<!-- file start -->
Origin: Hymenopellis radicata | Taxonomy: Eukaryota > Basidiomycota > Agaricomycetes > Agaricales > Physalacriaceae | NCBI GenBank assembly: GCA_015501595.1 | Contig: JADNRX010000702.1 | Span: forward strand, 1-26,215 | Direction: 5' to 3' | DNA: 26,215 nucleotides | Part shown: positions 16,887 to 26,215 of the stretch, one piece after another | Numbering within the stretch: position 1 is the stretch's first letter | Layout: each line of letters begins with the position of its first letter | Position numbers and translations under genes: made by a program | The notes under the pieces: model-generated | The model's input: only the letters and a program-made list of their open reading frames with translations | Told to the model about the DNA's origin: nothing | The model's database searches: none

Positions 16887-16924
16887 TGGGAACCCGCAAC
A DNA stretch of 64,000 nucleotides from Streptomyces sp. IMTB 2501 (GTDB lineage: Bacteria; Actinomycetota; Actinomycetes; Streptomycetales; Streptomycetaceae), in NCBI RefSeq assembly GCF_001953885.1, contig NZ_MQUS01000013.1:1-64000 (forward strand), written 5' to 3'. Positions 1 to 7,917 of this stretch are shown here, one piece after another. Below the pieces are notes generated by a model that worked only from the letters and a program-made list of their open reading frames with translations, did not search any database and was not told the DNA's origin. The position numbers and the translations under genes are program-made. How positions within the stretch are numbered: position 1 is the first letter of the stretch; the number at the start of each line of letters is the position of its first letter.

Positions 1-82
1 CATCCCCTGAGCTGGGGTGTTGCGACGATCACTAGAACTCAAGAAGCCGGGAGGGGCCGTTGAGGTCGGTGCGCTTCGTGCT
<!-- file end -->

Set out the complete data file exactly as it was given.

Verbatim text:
Origin: Hymenopellis radicata | Taxonomy: Eukaryota > Basidiomycota > Agaricomycetes > Agaricales > Physalacriaceae | NCBI GenBank assembly: GCA_015501595.1 | Contig: JADNRX010000702.1 | Span: forward strand, 1-26,215 | Direction: 5' to 3' | DNA: 26,215 nucleotides | Part shown: positions 16,887 to 26,215 of the stretch, one piece after another | Numbering within the stretch: position 1 is the stretch's first letter | Layout: each line of letters begins with the position of its first letter | Position numbers and translations under genes: made by a program | The notes under the pieces: model-generated | The model's input: only the letters and a program-made list of their open reading frames with translations | Told to the model about the DNA's origin: nothing | The model's database searches: none

Positions 16887-16924
16887 TGGGAACCCGCAAC
A DNA stretch of 64,000 nucleotides from Streptomyces sp. IMTB 2501 (GTDB lineage: Bacteria; Actinomycetota; Actinomycetes; Streptomycetales; Streptomycetaceae), in NCBI RefSeq assembly GCF_001953885.1, contig NZ_MQUS01000013.1:1-64000 (forward strand), written 5' to 3'. Positions 1 to 7,917 of this stretch are shown here, one piece after another. Below the pieces are notes generated by a model that worked only from the letters and a program-made list of their open reading frames with translations, did not search any database and was not told the DNA's origin. The position numbers and the translations under genes are program-made. How positions within the stretch are numbered: position 1 is the first letter of the stretch; the number at the start of each line of letters is the position of its first letter.

Positions 1-82
1 CATCCCCTGAGCTGGGGTGTTGCGACGATCACTAGAACTCAAGAAGCCGGGAGGGGCCGTTGAGGTCGGTGCGCTTCGTGCT